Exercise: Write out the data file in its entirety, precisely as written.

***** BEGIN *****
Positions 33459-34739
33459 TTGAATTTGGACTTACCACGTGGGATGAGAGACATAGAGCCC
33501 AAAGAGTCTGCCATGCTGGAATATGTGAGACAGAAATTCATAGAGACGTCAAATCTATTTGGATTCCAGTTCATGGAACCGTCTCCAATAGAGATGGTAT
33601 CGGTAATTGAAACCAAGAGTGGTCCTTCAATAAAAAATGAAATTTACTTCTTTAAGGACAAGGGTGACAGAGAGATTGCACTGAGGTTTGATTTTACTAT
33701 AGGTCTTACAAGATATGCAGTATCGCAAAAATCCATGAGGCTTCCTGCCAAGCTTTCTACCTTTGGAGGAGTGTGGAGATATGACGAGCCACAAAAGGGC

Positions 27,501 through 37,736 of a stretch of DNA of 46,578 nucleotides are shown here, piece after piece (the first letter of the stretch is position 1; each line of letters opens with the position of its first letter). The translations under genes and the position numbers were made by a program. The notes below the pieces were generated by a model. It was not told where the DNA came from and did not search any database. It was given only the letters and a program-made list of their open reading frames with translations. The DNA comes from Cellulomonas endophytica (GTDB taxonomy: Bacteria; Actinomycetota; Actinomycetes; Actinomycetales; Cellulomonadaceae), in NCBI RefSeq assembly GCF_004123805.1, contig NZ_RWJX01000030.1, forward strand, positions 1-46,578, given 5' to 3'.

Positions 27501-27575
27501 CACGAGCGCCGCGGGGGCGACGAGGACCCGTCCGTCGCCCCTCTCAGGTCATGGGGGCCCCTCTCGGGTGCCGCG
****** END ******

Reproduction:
Positions 33459-34739
33459 TTGAATTTGGACTTACCACGTGGGATGAGAGACATAGAGCCC
33501 AAAGAGTCTGCCATGCTGGAATATGTGAGACAGAAATTCATAGAGACGTCAAATCTATTTGGATTCCAGTTCATGGAACCGTCTCCAATAGAGATGGTAT
33601 CGGTAATTGAAACCAAGAGTGGTCCTTCAATAAAAAATGAAATTTACTTCTTTAAGGACAAGGGTGACAGAGAGATTGCACTGAGGTTTGATTTTACTAT
33701 AGGTCTTACAAGATATGCAGTATCGCAAAAATCCATGAGGCTTCCTGCCAAGCTTTCTACCTTTGGAGGAGTGTGGAGATATGACGAGCCACAAAAGGGC

Positions 27,501 through 37,736 of a stretch of DNA of 46,578 nucleotides are shown here, piece after piece (the first letter of the stretch is position 1; each line of letters opens with the position of its first letter). The translations under genes and the position numbers were made by a program. The notes below the pieces were generated by a model. It was not told where the DNA came from and did not search any database. It was given only the letters and a program-made list of their open reading frames with translations. The DNA comes from Cellulomonas endophytica (GTDB taxonomy: Bacteria; Actinomycetota; Actinomycetes; Actinomycetales; Cellulomonadaceae), in NCBI RefSeq assembly GCF_004123805.1, contig NZ_RWJX01000030.1, forward strand, positions 1-46,578, given 5' to 3'.

Positions 27501-27575
27501 CACGAGCGCCGCGGGGGCGACGAGGACCCGTCCGTCGCCCCTCTCAGGTCATGGGGGCCCCTCTCGGGTGCCGCG